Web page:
const path = require('path');

Passing the path as an argument to its parse method, like so:

path.parse('lukeharrison.dev/2020-01-31T10_18_24.110Z.json');

Returns this useful object:

{   root: '',   dir: 'lukeharrison.dev',   base: '2020-01-31T10_18_24.110Z.json',   ext: '.json',   name: '2020-01-31T10_18_24.110Z' }

Therefore, to get a list of all the timestamp file names, we can do this:

if (prevReports.length) {   dates = [];   for (report in prevReports) {     dates.push(       new Date(path.parse(prevReports[report]).name.replace(/_/g, ":"))     );   } }

Which again if our directory looked like:

  • lukeharrison.dev
    • 2020-01-31T10_18_12.648Z.json
    • 2020-01-31T10_18_24.110Z.json

Would result in:

[  '2020-01-31T10:18:12.648Z',  '2020-01-31T10:18:24.110Z' ]

A useful thing about dates is that they’re inherently comparable by default:

const alpha = new Date('2020-01-31'); const bravo = new Date('2020-02-15');  console.log(alpha > bravo); // false console.log(bravo > alpha); // true

So by using a reduce function, we can reduce our array of dates down until only the most recent remains:

dates = []; for (report in prevReports) {   dates.push(new Date(path.parse(prevReports[report]).name.replace(/_/g, ":"))); } const max = dates.reduce(function(a, b) {   return Math.max(a, b); });

If you were to print the contents of max to the console, it would throw up a UNIX timestamp, so now, we just have to add another line to convert our most recent date back into the correct ISO format:

const max = dates.reduce(function(a, b) {  return Math.max(a, b); }); const recentReport = new Date(max).toISOString();

Assuming these are the list of reports:

  • 2020-01-31T23_24_41.786Z.json
  • 2020-01-31T23_25_36.827Z.json
  • 2020-01-31T23_37_56.856Z.json
  • 2020-01-31T23_39_20.459Z.json
  • 2020-01-31T23_56_50.959Z.json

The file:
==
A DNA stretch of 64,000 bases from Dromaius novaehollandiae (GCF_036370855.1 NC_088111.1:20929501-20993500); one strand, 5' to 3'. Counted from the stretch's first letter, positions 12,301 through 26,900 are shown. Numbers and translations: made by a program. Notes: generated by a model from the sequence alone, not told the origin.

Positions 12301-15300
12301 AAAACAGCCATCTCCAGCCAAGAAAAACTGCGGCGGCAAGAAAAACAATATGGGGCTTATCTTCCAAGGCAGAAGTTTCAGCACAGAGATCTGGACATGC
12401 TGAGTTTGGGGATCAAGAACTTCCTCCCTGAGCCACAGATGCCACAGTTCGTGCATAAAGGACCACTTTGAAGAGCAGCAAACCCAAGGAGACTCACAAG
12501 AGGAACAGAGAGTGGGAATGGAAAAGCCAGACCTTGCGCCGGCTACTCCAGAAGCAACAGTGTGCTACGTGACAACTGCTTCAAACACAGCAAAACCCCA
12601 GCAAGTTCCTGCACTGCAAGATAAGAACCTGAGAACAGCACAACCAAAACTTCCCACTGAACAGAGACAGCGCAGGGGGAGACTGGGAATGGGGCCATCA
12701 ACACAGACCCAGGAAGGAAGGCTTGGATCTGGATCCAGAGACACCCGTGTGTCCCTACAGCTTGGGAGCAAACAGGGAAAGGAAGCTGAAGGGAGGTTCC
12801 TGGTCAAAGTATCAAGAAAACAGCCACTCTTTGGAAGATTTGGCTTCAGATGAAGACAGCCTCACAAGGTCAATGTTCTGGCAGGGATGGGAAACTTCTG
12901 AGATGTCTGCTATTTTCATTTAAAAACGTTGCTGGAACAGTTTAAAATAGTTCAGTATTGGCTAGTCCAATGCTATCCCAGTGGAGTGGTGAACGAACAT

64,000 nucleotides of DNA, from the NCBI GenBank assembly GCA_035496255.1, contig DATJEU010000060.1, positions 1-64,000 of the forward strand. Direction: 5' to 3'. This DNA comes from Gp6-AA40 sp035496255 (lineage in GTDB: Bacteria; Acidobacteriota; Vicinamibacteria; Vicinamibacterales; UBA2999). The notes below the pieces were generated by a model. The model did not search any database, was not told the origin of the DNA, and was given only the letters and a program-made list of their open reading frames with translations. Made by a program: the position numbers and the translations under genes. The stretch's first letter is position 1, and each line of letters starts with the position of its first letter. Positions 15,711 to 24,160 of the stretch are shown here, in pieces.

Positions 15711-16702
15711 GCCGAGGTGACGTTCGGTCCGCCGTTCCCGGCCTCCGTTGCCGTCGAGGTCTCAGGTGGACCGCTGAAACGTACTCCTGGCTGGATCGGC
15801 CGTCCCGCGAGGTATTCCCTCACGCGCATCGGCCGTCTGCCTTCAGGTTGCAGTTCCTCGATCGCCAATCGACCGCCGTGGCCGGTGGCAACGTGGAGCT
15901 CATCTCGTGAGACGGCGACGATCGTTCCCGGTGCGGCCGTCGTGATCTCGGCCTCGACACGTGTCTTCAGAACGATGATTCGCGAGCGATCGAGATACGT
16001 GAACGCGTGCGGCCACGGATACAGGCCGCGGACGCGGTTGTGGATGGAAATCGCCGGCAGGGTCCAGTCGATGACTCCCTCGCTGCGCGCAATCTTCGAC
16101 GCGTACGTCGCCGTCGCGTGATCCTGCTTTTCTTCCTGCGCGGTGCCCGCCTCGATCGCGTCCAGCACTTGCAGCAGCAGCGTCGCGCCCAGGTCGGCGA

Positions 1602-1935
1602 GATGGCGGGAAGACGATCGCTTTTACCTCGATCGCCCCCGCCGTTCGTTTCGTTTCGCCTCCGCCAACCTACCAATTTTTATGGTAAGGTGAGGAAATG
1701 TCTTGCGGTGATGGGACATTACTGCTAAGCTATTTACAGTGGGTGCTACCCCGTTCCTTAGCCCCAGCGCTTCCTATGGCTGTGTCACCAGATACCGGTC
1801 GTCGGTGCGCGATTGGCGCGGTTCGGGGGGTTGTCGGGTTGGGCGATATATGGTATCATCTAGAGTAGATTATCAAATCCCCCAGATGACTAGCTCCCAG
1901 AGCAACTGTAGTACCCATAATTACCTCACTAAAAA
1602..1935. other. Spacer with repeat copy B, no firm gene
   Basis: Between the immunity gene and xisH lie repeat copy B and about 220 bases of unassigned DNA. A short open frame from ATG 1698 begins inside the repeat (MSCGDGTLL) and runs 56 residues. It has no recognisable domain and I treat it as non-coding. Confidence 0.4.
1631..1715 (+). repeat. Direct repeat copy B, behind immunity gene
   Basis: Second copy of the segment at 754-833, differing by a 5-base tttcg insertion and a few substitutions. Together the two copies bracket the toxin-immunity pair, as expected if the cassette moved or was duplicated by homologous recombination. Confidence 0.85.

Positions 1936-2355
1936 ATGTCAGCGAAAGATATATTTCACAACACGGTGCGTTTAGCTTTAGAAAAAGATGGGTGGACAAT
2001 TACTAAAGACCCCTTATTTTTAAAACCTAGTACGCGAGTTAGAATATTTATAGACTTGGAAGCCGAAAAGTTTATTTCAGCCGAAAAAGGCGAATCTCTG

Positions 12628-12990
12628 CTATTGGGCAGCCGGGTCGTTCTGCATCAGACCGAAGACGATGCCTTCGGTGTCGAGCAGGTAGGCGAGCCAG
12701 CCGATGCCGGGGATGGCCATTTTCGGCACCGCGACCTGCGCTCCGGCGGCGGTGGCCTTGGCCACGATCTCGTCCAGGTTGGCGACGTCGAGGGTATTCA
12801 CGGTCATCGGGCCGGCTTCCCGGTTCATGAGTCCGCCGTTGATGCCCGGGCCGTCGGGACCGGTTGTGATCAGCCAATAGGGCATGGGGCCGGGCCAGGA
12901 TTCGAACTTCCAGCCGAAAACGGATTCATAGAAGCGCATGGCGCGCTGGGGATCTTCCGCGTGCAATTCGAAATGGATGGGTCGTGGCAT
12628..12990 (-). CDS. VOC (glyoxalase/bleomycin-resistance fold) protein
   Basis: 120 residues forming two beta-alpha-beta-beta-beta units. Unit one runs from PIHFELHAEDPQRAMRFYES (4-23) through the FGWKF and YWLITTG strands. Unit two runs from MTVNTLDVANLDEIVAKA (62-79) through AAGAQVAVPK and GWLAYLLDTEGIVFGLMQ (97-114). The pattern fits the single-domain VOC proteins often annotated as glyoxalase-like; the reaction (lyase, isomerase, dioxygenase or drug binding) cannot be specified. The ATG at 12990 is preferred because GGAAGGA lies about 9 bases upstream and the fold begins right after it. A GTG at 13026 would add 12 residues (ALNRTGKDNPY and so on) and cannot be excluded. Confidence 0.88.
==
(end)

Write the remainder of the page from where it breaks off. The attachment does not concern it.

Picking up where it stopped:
The value of recentReport would be 2020-01-31T23:56:50.959Z.

Now that we know the most recent report, we next need to extract its contents. Create a new variable called recentReportContents beneath the recentReport variable and assign it an empty function.

As we know this function will always need to execute, rather than manually calling it, it makes sense to turn it into an IFFE (Immediately invoked function expression), which will run by itself when the JavaScript parser reaches it. This is signified by the extra parenthesis:

const recentReportContents = (() => {  })();

In this function, we can return the contents of the most recent report using the readFileSync() method of the native fs module. Because this will be in JSON format, it’s important to parse it into a regular JavaScript object.

const recentReportContents = (() => {   const output = fs.readFileSync(     dirName + "/" + recentReport.replace(/:/g, "_") + ".json",     "utf8",     (err, results) => {       return results;     }   );   return JSON.parse(output); })();

And then, it’s a matter of calling the compareReports() function and passing both the current report and the most recent report as arguments.

compareReports(recentReportContents, results.js);

At the moment this just print out a few details to the console so we can test the report data is coming through OK:

https://www.lukeharrison.dev/ 2020-02-01T00:25:06.918Z https://www.lukeharrison.dev/ 2020-02-01T00:25:42.169Z

If you’re getting any errors at this point, try deleting any report.json files or reports without valid content from earlier in the tutorial.

Compare any two reports

The remaining key requirement was the ability to compare any two reports from any two websites. The easiest way to implement this would be to allow the user to pass the full report file paths as command line arguments which we’ll then send to the compareReports() function.

In the command line, this would look like:

node lh.js --from lukeharrison.dev/2020-02-01T00:25:06.918Z --to cnn.com/2019-12-16T15:12:07.169Z